At first glance, Wuppertal with its 350,000 inhabitants is a typical post-industrial city, chronically broke, with above-average unemployment and many structural challenges. At second glance, however, a growing, diverse scene of committed actors from culture, business, politics, and civil society opens up in a charming topography and among numerous historic buildings.
The roots of this lively mixture go back to the time of (early) industrialisation, when citizens from the Wupper Valley (Valley is "tal" in German) were some of the first to make their mark on the "Great Transformation" of the Industrial Revolution. This represents the starting point for a new narrative: Having experienced and created great transformations before, Wuppertal has the potential to contribute to larger transformation towards sustainability and new models of well-being.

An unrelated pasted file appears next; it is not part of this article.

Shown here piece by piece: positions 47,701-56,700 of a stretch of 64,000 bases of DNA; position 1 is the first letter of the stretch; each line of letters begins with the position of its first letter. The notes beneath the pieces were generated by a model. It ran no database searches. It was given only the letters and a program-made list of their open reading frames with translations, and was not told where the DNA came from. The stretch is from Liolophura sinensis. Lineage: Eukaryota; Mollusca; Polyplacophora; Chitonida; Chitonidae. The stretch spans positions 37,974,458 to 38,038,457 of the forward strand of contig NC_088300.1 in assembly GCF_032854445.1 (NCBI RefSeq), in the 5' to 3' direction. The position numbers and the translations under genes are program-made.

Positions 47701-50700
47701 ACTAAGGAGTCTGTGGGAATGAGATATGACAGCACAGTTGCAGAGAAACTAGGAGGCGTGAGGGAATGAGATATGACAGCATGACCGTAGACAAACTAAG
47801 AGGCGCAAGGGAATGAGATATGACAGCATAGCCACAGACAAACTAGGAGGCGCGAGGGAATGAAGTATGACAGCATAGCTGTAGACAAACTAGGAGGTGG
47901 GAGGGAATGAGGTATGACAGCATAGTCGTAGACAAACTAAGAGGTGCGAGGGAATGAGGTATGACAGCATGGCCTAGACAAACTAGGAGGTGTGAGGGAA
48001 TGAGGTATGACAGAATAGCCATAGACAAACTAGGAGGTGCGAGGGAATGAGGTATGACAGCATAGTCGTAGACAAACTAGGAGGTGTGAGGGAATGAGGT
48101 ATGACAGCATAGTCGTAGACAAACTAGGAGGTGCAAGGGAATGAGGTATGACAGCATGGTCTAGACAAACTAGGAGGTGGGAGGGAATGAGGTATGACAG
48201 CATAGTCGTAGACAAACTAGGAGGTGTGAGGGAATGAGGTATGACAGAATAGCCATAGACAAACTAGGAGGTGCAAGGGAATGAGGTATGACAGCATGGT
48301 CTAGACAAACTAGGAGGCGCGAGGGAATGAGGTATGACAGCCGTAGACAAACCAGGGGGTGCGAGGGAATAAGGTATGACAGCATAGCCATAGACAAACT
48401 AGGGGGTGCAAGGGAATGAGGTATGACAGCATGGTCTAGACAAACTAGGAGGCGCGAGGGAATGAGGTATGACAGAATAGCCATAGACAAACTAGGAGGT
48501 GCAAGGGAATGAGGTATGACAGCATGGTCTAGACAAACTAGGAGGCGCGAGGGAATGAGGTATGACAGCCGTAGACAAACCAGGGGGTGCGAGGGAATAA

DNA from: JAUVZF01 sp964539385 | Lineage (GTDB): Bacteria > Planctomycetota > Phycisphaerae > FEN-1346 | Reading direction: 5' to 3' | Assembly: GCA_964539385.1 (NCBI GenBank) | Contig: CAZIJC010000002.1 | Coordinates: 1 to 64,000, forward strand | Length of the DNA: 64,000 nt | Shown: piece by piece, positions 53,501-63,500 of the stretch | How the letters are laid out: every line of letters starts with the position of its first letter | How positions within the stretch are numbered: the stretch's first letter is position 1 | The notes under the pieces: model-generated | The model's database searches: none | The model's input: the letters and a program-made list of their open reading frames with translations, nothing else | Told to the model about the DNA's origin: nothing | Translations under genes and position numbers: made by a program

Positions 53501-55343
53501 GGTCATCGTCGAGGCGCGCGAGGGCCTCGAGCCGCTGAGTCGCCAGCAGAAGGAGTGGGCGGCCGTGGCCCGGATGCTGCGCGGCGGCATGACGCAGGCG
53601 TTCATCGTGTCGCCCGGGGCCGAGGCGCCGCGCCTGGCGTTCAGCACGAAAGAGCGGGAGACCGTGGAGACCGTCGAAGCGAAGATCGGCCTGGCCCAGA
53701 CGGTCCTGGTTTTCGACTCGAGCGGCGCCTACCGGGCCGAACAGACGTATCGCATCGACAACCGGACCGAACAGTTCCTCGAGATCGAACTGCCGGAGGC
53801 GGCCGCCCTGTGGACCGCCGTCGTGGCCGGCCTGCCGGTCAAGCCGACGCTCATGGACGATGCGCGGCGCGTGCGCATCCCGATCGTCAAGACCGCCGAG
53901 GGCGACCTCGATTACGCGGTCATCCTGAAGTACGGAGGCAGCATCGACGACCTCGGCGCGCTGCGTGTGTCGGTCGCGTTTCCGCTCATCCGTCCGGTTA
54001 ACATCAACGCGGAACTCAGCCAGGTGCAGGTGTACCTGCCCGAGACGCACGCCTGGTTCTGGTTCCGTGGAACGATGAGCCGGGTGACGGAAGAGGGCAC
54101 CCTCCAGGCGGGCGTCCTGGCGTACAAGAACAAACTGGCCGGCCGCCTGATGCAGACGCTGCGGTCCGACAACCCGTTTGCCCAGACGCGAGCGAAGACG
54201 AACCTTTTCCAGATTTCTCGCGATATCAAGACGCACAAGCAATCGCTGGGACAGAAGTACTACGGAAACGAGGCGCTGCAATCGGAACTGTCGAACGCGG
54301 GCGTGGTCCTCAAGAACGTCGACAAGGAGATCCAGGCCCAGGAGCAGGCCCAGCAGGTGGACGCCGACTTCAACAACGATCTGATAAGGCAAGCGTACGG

Relations with the location have a long tradition at the Wuppertal Institute. Many joint projects and activities have been realised in close cooperation with the administration, local schools and companies. For example, the concept of "Economic Development 4.0" was further developed with the Economic Development Agency, a citizens' panel was tested as part of the "Urban Transformation Lab Arrenberg" and a "one-stop shop" for energy consulting and renovation of buildings was set up with the "ProRetro" project funded by the European Commission.
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Here you find research activities in and for the city of Wuppertal.